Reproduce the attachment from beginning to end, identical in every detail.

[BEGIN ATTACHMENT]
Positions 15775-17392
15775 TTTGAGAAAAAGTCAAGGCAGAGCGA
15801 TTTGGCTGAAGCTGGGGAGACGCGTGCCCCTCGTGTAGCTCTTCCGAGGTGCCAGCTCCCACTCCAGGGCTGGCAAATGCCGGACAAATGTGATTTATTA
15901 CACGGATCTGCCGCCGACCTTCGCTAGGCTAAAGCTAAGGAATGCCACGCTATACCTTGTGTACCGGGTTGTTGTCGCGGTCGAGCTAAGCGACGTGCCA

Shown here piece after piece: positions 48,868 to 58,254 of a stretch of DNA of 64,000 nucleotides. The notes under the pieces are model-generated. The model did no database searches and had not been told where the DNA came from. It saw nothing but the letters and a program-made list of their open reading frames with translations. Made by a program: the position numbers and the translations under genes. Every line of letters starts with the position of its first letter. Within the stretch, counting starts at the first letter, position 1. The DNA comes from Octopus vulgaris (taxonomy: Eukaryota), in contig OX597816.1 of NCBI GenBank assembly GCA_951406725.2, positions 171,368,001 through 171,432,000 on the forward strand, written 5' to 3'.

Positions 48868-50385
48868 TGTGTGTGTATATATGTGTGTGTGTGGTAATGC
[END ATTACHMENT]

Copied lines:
Positions 15775-17392
15775 TTTGAGAAAAAGTCAAGGCAGAGCGA
15801 TTTGGCTGAAGCTGGGGAGACGCGTGCCCCTCGTGTAGCTCTTCCGAGGTGCCAGCTCCCACTCCAGGGCTGGCAAATGCCGGACAAATGTGATTTATTA
15901 CACGGATCTGCCGCCGACCTTCGCTAGGCTAAAGCTAAGGAATGCCACGCTATACCTTGTGTACCGGGTTGTTGTCGCGGTCGAGCTAAGCGACGTGCCA

Shown here piece after piece: positions 48,868 to 58,254 of a stretch of DNA of 64,000 nucleotides. The notes under the pieces are model-generated. The model did no database searches and had not been told where the DNA came from. It saw nothing but the letters and a program-made list of their open reading frames with translations. Made by a program: the position numbers and the translations under genes. Every line of letters starts with the position of its first letter. Within the stretch, counting starts at the first letter, position 1. The DNA comes from Octopus vulgaris (taxonomy: Eukaryota), in contig OX597816.1 of NCBI GenBank assembly GCA_951406725.2, positions 171,368,001 through 171,432,000 on the forward strand, written 5' to 3'.

Positions 48868-50385
48868 TGTGTGTGTATATATGTGTGTGTGTGGTAATGC